The Ancient Olympic Games
According to historical records, the first ancient
Olympic Games can be traced back to 776 BC.
They were dedicated to the Olympian gods and
were staged on the ancient plains of Olympia.
They continued for nearly 12 centuries, until
Emperor Theodosius decreed in 393 A.D. that all
such "pagan cults" be banned.
The oldest myth which concerns the beginning of
the Olympic Games is that of Idaios Daktylos
Herakles. According to other myths, Zeus, the
father of humanity, fought and defeated Cronus
in a struggle for the throne of the gods. Finally,
the well-known demigod Herakles is mentioned.
He staged games in Olympia in honour of Zeus,
because the latter had helped him conquer Elis
when he went to war against Augeas.
All free male Greek citizens were entitled to participate in the
ancient Olympic Games, regardless of their social status.
Orsippos, a general from Megara; Polymnistor, a shepherd;
Diagoras, a member of a royal family from Rhodes; Alexander
I, son of Amyndas and King of Macedonia; and Democritus, a
philosopher, were all participants in the Games.
Married women were not allowed to participate in, or to watch,
the ancient Olympic Games. However, unmarried women
could attend the competition, and the priestess of Demeter,
goddess of fertility, was given a privileged position next to the
Revival of the Olympic Games
Efforts for the revival of the Olympic Games in
modern times reached a peak at the end of the
19th century with the instrumental contribution
of the French Baron Pierre De Coubertin and
the Greek Dimitrios Vikelas. The first
contemporary Olympic Games took place with
great glamour in 1896 in Athens, in the
Panathenaic Stadium. The head quarters of the
International Olympic Academy are in Olympia
now. source: http://odysseus.culture.gr/a/1/11/ea116.html
The Modern Olympic Games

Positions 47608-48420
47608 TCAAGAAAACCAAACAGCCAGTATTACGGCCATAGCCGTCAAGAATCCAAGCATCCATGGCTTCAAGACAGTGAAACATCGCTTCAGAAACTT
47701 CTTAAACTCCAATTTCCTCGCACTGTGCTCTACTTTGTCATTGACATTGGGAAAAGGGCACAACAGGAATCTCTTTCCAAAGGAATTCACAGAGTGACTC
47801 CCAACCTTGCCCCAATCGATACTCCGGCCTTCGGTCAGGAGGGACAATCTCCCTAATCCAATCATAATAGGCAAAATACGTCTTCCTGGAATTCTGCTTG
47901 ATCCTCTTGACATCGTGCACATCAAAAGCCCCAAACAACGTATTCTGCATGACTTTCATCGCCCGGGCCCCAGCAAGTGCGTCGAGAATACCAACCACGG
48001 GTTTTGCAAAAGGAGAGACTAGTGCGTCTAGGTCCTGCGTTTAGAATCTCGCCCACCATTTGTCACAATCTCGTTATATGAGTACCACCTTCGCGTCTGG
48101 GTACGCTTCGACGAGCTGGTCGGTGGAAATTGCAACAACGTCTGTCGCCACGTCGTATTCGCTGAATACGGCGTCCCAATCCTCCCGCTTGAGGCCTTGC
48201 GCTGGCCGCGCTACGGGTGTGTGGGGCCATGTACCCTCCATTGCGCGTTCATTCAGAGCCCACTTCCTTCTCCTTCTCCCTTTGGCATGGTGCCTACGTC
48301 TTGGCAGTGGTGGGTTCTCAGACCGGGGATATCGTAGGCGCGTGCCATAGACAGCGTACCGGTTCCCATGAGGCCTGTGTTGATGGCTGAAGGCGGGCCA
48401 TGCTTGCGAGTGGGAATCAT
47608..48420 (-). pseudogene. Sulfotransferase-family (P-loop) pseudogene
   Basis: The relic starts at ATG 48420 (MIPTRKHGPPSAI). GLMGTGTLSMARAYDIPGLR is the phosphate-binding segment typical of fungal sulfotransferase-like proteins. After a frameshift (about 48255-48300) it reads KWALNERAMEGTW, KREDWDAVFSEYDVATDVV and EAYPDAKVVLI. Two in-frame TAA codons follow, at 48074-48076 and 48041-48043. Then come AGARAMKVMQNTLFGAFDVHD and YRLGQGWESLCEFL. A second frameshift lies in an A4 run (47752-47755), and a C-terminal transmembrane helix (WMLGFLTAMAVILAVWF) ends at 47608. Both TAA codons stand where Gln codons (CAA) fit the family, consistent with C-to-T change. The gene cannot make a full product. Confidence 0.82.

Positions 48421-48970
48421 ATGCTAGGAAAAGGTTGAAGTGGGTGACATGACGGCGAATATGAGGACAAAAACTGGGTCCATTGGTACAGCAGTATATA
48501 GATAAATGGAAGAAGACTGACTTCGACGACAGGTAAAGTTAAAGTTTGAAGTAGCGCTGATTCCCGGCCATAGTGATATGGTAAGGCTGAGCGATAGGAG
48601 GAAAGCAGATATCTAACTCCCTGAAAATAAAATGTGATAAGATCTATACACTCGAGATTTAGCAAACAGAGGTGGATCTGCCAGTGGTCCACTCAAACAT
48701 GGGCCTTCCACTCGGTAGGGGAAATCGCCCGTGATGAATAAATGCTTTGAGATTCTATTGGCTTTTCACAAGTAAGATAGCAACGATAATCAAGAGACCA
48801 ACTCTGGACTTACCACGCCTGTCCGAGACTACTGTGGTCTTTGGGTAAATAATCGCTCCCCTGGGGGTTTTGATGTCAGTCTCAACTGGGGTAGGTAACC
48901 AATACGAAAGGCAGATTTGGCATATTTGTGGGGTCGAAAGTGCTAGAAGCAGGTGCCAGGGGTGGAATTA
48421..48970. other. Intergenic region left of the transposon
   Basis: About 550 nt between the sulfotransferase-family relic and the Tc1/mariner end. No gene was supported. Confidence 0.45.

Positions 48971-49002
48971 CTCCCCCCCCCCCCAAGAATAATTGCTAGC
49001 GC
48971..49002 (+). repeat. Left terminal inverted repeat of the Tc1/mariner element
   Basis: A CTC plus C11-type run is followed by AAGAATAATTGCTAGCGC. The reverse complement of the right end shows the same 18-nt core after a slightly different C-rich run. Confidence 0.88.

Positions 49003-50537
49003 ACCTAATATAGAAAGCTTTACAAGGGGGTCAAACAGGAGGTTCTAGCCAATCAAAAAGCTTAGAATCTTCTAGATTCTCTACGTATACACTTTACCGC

The modern Olympic Games are the leading international sporting
event featuring summer and winter sports competitions wherein
thousands of athletes variously compete. The Olympic Games
are considered the world's foremost sports competition with more
than 200 nations participating. The Olympic Games are held
every four years, with the Summer and Winter Games alternating
by occurring every four years but two years apart. Their creation
was inspired by the ancient Olympic Games, which were held in
Olympia, Greece, from the 8th century BC to the 4th century AD.
Baron Pierre de Coubertin founded the International Olympic
Committee (IOC) in 1894. The IOC is the governing body of the
Olympic Movement, with the Olympic Charter defining its
structure and authority.
Sports in the Summer Olympic Games
The Summer Olympic program includes the following
sports: aquatics (including swimming, synchronized
swimming, diving, and water polo), archery, athletics
(track and field), badminton, baseball, basketball,
boxing, canoeing and kayaking, cycling, equestrian
sports, fencing, field hockey, football (soccer),
gymnastics, team handball, judo, modern pentathlon,
rowing, sailing (formerly yachting), shooting, softball,
table tennis, tae kwon do, tennis, triathlon, volleyball,
weightlifting, and wrestling. Women participate in all
these sports except baseball and boxing. Men do not
compete in softball and synchronized swimming.
Sports in the Winter Olympic Games
The Winter Olympic program includes sports
played on snow or ice: biathlon, bobsledding,
curling, ice hockey, ice skating (figure skating
and speed skating), luge, skeleton (headfirst)
sledding, skiing, ski jumping, and snowboarding.
Athletes of either gender may compete in all
source for summer and winter sports:
Activities that can be done:
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